Photo via PxHere
For avid runners and beginners alike, New York City offers a wide range of places to hit the pavement, from its iconic bridges to green trails nestled in the city’s parks. The scenic routes provide unbeatable views of the river and skyline that can keep you motivated to keep going when you’re ready to give up. Ahead, we round up the 10 most iconic spots to go for a run in the city, fit for regular marathoners, treadmill-devotees looking for a change of scenery, and total newbies.
Rendering courtesy of ONE°15
New Yorkers will soon have more opportunities to reconnect with the waterfront as the city’s first new marina in 50 years is set to start operating at full capacity this spring in Brooklyn Bridge Park. Managed by Singapore-based conglomerate SUTL, the ONE°15 marina will accommodate over 100 boats ranging from 30 to 200 feet in length. In the works since 2015, the eight-acre facility between Piers 4 and 5 cost $28 million and involved the collaboration of multiple city, state, and federal agencies to complete the complex infrastructure work required.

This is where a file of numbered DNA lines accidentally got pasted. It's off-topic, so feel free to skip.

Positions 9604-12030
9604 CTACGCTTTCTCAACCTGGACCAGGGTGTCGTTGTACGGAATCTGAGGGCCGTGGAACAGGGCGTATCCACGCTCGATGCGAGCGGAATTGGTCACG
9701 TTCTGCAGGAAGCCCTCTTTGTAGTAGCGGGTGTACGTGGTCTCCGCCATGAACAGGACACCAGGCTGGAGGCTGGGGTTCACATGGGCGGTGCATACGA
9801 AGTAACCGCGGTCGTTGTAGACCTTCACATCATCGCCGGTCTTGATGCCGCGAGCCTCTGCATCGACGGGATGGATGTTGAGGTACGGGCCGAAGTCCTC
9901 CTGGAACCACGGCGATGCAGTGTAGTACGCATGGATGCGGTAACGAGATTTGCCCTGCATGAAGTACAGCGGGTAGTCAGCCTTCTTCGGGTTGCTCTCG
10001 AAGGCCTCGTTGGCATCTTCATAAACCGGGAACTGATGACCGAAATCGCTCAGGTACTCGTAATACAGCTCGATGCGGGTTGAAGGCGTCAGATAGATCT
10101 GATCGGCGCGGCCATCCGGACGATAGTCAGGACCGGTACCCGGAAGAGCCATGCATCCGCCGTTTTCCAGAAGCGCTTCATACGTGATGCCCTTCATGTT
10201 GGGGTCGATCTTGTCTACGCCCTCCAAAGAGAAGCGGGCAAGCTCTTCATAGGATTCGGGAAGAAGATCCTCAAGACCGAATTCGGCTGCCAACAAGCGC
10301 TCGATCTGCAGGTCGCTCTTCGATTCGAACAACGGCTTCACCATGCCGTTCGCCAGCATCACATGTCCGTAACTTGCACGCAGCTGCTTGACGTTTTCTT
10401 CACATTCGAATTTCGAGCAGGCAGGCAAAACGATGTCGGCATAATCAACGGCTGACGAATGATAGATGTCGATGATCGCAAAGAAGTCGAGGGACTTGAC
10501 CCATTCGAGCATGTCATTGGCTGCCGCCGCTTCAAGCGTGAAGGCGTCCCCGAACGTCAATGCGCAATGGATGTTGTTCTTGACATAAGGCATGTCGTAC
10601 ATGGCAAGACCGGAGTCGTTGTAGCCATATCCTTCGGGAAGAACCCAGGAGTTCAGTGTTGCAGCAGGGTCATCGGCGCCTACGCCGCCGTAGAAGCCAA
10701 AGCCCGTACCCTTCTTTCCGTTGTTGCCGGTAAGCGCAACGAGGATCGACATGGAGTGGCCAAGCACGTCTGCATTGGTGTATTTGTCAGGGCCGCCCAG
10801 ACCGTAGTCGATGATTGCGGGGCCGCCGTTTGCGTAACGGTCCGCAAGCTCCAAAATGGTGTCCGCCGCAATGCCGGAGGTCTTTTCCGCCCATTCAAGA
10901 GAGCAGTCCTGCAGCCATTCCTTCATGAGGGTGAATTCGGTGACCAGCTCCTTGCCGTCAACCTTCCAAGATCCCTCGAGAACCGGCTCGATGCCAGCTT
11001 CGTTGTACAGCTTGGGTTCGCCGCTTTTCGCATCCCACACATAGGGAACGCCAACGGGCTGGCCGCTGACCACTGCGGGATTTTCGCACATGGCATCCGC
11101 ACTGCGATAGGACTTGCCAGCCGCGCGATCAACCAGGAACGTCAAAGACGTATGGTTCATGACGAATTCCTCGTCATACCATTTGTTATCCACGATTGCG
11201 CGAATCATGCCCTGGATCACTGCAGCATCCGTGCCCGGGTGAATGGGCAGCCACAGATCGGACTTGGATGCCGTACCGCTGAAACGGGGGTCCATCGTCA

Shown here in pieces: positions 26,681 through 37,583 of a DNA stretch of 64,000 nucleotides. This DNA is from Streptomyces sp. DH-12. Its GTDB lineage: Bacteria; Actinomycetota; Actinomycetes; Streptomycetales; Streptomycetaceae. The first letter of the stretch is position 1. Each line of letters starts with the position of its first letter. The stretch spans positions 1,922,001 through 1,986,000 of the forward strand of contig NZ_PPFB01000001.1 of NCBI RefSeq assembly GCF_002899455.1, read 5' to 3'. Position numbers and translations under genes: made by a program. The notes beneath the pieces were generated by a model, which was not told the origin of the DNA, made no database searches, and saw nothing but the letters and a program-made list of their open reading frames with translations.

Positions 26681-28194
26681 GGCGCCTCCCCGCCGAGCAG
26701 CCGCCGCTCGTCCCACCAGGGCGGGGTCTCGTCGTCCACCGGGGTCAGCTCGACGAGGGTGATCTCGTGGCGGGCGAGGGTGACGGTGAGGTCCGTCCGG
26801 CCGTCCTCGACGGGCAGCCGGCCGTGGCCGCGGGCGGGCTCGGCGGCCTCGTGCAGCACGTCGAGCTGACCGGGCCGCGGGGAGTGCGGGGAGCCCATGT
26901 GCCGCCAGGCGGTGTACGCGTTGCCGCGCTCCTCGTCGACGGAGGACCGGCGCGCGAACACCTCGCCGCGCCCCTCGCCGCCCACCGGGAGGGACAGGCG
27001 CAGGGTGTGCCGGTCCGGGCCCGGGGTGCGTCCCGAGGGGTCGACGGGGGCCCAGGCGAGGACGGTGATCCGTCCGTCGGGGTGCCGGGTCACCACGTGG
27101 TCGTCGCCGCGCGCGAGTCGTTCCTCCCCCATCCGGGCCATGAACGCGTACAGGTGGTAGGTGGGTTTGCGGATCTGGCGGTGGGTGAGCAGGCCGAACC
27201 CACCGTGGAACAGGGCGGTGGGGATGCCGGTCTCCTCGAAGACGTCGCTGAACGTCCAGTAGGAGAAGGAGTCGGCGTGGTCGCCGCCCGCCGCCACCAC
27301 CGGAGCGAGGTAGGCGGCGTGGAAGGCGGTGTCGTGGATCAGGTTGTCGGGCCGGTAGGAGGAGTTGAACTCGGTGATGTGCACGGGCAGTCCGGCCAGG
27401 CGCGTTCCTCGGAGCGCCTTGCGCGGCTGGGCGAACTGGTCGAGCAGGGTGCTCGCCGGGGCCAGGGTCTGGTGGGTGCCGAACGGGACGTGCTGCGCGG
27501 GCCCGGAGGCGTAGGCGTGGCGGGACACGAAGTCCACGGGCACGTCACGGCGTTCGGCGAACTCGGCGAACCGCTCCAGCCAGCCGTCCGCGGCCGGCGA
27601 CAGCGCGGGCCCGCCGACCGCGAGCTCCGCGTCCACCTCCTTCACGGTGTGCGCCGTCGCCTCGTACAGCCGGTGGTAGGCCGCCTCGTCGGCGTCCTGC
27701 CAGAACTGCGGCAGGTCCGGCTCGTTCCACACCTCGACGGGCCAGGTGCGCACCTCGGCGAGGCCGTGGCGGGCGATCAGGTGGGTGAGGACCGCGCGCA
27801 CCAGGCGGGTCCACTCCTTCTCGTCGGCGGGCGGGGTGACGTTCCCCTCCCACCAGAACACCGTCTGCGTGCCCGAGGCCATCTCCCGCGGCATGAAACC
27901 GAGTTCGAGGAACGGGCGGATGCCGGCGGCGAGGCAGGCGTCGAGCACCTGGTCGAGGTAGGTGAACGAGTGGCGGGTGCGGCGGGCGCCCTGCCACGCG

Rendering by Arup, courtesy of Brooklyn Bridge Park.
Brooklynites are hoping the third time’s a charm for the trouble-plagued Squibb Bridge, a 450-foot-long wooden walkway connecting Squibb Park to Pier 1 in Brooklyn Bridge Park. The bridge has had what Brooklyn Bridge Park president Eric Landau called a “challenged history.” But the park has been working with engineers at Arup to find ways to make the new bridge safe (h/t Curbed). Possible solutions included retrofitting the existing bridge, which would cost $4 million and take about a year, and building a new bridge from scratch atop the current concrete in-ground support structures, with a cost of about $6.5 million and an 18-month schedule. The latter plan was chosen, and the new bridge will be made from pre-fabricated steel, which means it should be safe for years to come rather than needing significant maintenance soon.
Rendering by Starling Architecture